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  • Game Careers: The Basics

    [04.12.07]
    - Ed Magnin
  •  Learning Your Trade

    Video game education programs didn't exist when I was in college; neither did video games for that matter. A lot of us early pioneers were self-taught or learned at the hands of other, more experienced people. I taught myself to program the Apple II, and I had the good fortune to work at MicroProse with Sid Meier (of Civilization fame) and got to port (or translate) his early games from the Commodore 64 to the Apple II and later the Apple IIgs. I learned a lot about programming from that exercise, kind of like an apprentice craftsman learning from a more experienced master craftsman.

    Quite a few years ago, I took some students to visit Shiny Entertainment (the creators of Earthworm Jim) and asked one of the lead programmers, "How important is a degree?"

    He held up his hand and touched his forefinger to his thumb to make a zero. "We throw resumes in the trash. If you don't send us a demo that shows what you can do, we don't care where you went to school."


    This important.

    Today, the chance that you'll be able to teach yourself and get a job at a top company is slim. With more and more schools around the country preparing students for careers in the game industry, game companies can choose from a well-qualified applicant pool. Game-specific schools typically require students to create a portfolio of work, a variety of sample games that showcase the student's abilities in a variety of areas.

    Choose your educational path carefully. The best schools for people who want to have a job in the industry straight out of college have close contacts with industry professionals, some of whom serve on their advisory board or teach an occasional course. A good program should balance both theoretical and practical education as well. In addition to studying theory, you should have some hands-on activities where you apply the knowledge you learn in the real world. Look at the game companies in your area or near the school you attend. Does your school offer any kind of placement service for full-time work or internships? Ask good questions before you accept an offer.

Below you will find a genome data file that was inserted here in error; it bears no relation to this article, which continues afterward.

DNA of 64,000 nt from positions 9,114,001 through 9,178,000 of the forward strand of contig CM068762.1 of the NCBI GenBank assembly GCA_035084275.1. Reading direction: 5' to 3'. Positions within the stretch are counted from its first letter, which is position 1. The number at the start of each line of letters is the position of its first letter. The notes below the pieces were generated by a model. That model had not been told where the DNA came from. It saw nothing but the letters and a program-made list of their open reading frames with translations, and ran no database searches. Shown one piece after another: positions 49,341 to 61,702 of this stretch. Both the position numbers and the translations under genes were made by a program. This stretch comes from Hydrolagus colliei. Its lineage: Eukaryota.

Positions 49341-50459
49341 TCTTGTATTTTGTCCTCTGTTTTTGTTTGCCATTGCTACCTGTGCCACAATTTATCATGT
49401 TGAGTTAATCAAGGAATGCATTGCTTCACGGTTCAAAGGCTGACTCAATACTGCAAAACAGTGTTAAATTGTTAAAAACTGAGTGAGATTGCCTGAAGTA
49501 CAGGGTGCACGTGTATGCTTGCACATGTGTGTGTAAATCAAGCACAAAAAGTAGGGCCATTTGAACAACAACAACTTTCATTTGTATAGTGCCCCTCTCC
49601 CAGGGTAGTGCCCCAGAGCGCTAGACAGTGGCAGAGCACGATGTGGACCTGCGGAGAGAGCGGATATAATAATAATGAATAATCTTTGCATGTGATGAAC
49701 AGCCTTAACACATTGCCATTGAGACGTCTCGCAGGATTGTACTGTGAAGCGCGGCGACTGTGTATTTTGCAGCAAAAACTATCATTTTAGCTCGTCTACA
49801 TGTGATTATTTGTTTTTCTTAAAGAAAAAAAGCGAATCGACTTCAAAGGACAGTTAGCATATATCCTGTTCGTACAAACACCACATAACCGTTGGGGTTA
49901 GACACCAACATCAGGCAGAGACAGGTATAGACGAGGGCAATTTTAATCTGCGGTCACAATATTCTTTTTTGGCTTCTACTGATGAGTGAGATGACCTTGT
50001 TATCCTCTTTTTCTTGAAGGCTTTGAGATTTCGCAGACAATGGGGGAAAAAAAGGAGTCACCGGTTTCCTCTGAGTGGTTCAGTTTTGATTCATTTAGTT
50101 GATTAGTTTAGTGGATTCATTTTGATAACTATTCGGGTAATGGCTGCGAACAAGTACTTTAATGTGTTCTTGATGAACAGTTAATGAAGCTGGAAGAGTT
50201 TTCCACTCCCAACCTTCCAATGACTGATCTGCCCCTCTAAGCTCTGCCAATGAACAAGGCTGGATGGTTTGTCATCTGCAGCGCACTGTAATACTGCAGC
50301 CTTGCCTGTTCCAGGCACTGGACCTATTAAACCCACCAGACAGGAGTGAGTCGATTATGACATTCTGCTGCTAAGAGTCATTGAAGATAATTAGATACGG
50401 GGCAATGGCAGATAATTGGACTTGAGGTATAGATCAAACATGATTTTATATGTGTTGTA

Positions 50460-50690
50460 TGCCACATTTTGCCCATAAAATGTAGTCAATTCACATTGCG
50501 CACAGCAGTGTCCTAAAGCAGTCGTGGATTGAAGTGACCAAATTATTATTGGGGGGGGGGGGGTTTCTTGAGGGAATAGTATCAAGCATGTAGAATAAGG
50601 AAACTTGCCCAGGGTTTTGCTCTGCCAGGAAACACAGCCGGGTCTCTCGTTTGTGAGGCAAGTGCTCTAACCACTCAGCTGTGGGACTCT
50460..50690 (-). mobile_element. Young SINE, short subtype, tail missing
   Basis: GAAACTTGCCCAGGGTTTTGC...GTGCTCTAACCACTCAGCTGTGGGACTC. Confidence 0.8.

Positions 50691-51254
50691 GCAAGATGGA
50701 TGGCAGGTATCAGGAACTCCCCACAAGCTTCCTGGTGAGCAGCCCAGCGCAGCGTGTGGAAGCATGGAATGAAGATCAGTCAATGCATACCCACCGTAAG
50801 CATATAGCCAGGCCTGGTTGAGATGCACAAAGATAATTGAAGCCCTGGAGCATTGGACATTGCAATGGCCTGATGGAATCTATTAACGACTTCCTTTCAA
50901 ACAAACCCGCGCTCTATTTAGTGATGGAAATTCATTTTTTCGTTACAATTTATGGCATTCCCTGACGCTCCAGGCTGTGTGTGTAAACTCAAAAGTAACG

Your First Job

    Don't assume your first job will be in your home town or state. There are certain areas of the country where game companies have concentrated. Southern California (where I grew up) is a major area, as is the San Francisco Bay Area and greater Seattle. Since I've been in Texas the last four years, I've come to appreciate the thriving game industry in both Dallas and Austin. There are some companies clustered around a few other cities in the U.S. and Canada as well. And large publishers often have multiple studios located all over North America, as well as overseas.

    Early in my career, I moved from Southern California to Baltimore for the opportunity to work for MicroProse. A few years later, I moved back to work for Cinemaware. Moving to Virgin Games and Park Place Productions were reasonably local moves. Once I started my own development studio, I could relocate wherever I wanted. Being near a major school program is a big plus for me, so I can help run an academic program and make sure the next generation of game developers has their chance to succeed.

    Ed Magnin has worked for more than 25 years in the game industry and has taught courses at the college level for the last 10 years. He is currently director of development for Magnin & Associates, an authorized Nintendo DS developer, and is also chair of the Game & Simulation Program, at DeVry University's Dallas-Metro campus.

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